The recipe for blending showmanship with scholarship to make the perfect TV don was revealed by the controller of the BBC's arts channel this week.
Janice Hadlow, controller of BBC Four, gave a speech on Wednesday about history on television at the opening of a refurbished media arts centre at Royal Holloway, University of London.
Ms Hadlow described the Oxford historian A.J.P Taylor - who made his television debut in the 1950s - as the model for the modern TV don. She said his "greatest prop" was his "sheer strength of intellect, combined with a combative and technicolour personality".
Ms Hadlow denied that TV dons dumbed down subjects to make them accessible.
"What is required is constant creative compression - the ability to identify the heart of a proposition, or to convey an idea in its most dilute and focused sense," she said. "If television doesn't have much room for nuanced reflection, it is the enemy of intellectual bagginess."
This was not to say that television did not allow for debate, opinion or argument, but it required ideas "to be expressed as succinctly, coherently and confidently as possible".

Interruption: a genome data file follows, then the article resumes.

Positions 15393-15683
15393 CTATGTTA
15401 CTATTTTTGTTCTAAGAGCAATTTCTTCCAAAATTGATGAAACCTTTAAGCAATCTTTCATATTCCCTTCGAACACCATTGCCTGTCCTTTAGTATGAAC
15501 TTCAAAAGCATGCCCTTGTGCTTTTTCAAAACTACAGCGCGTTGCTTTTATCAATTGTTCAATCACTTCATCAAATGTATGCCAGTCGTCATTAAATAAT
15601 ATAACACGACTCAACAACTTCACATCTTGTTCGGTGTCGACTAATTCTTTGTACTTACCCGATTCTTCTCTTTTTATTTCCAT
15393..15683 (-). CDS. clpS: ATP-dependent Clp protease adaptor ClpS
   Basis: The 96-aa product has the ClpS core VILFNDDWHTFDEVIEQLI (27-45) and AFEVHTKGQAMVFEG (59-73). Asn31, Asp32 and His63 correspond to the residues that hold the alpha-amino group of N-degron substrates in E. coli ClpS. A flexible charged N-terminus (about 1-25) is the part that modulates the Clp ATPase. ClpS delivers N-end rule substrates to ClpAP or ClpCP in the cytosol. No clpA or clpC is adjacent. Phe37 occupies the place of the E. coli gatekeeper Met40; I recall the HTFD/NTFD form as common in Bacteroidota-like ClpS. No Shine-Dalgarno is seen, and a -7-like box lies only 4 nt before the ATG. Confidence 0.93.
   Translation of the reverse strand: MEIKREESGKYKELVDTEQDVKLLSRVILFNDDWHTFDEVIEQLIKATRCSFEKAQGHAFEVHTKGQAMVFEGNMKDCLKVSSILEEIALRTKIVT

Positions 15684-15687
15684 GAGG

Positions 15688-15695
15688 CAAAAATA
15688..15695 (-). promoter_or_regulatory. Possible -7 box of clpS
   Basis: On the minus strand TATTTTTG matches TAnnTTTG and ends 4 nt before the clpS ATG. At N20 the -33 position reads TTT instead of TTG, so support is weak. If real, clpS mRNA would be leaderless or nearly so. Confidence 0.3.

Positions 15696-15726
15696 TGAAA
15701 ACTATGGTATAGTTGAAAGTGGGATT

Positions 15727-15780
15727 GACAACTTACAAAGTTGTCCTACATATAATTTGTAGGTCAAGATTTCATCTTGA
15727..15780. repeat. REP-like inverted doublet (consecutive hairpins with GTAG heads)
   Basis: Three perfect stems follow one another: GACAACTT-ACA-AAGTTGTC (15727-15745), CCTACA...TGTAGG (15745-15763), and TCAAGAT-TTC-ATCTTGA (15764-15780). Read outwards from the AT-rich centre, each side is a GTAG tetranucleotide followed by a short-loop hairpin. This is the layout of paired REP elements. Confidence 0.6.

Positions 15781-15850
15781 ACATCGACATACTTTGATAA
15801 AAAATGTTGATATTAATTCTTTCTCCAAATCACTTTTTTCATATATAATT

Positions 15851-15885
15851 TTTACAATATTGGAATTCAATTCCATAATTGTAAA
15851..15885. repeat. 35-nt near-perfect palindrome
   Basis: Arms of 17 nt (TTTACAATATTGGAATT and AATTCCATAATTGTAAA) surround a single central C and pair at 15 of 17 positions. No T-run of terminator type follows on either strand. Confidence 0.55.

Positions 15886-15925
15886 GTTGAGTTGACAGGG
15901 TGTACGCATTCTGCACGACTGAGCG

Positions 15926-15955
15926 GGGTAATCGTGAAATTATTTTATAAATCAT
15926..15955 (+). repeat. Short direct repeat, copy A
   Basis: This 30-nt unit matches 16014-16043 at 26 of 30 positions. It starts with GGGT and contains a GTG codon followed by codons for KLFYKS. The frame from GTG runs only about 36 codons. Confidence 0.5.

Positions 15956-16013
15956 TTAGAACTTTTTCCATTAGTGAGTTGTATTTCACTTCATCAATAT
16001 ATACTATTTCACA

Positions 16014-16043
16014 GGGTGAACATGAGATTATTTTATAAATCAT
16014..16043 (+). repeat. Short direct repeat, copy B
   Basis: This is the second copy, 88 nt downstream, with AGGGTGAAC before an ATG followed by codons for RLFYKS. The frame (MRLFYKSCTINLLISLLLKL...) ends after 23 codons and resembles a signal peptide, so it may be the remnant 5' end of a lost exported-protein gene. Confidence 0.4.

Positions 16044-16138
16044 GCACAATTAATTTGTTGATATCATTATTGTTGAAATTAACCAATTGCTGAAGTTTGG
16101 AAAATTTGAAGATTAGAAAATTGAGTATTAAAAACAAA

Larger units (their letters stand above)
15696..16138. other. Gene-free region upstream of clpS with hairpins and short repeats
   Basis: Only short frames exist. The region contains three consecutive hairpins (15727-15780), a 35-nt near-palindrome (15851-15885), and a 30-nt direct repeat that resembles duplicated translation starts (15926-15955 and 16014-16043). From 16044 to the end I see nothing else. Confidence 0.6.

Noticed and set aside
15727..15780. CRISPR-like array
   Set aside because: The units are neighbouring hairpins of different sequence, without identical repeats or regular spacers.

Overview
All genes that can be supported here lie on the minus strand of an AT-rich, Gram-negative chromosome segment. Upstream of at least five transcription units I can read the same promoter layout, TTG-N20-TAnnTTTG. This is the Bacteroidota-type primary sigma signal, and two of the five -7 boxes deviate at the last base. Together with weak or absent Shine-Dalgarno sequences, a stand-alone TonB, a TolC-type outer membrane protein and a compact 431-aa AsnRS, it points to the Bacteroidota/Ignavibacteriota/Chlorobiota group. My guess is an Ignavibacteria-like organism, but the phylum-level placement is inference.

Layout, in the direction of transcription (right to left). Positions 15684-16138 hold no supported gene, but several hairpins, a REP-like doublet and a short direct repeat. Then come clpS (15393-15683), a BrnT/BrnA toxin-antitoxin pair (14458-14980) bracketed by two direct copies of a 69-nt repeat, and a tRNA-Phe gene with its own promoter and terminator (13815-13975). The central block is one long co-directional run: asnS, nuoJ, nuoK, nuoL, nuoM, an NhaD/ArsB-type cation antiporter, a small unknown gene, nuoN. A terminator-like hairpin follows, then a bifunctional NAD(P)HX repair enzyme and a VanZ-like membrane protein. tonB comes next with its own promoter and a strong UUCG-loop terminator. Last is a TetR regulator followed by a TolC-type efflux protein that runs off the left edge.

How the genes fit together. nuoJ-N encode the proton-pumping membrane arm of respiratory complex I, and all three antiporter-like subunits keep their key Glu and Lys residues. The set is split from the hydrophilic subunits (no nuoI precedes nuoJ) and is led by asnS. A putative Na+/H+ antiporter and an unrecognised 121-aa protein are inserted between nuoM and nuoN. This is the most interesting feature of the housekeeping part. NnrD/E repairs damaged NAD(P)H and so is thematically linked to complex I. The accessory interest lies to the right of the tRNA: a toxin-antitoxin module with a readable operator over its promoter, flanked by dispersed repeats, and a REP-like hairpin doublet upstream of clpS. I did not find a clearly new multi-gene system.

Ms Hadlow, formerly executive producer of Simon Schama's History of Britain , said "the grand narrative overviews of Britain's past have fulfilled their purpose". Future programmes were likely to focus on less well-known historical episodes reflecting "a broader palate of human stories that inform our understanding of social and moral change".
There would also be more "informed upfront advocacy" - such as Niall Ferguson's series on Empire - rather than programmes that tried to be even-handed.
But Ms Hadlow concluded that producers would always look to academics for the content and presentation of history programmes. "The relationship between the historical academy and television has been a remarkably fruitful one. All our greatest presenters have been drawn from your numbers, and that'll be as true in the future as it has been in the past."